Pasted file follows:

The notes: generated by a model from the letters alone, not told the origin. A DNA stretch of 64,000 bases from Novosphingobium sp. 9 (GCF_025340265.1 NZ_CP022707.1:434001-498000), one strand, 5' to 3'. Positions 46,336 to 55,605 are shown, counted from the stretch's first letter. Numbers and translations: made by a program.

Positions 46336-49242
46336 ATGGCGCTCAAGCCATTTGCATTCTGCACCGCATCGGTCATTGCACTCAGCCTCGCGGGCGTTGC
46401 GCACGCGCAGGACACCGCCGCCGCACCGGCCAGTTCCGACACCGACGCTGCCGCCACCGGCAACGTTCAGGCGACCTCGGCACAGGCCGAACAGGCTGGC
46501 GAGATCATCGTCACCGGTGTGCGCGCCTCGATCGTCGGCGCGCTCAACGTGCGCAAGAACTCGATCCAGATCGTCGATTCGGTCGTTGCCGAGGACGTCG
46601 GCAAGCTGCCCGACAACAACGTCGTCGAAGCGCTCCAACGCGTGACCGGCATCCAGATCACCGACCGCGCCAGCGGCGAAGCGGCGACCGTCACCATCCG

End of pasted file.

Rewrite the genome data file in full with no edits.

The notes: generated by a model from the letters alone, not told the origin. A DNA stretch of 64,000 bases from Novosphingobium sp. 9 (GCF_025340265.1 NZ_CP022707.1:434001-498000), one strand, 5' to 3'. Positions 46,336 to 55,605 are shown, counted from the stretch's first letter. Numbers and translations: made by a program.

Positions 46336-49242
46336 ATGGCGCTCAAGCCATTTGCATTCTGCACCGCATCGGTCATTGCACTCAGCCTCGCGGGCGTTGC
46401 GCACGCGCAGGACACCGCCGCCGCACCGGCCAGTTCCGACACCGACGCTGCCGCCACCGGCAACGTTCAGGCGACCTCGGCACAGGCCGAACAGGCTGGC
46501 GAGATCATCGTCACCGGTGTGCGCGCCTCGATCGTCGGCGCGCTCAACGTGCGCAAGAACTCGATCCAGATCGTCGATTCGGTCGTTGCCGAGGACGTCG
46601 GCAAGCTGCCCGACAACAACGTCGTCGAAGCGCTCCAACGCGTGACCGGCATCCAGATCACCGACCGCGCCAGCGGCGAAGCGGCGACCGTCACCATCCG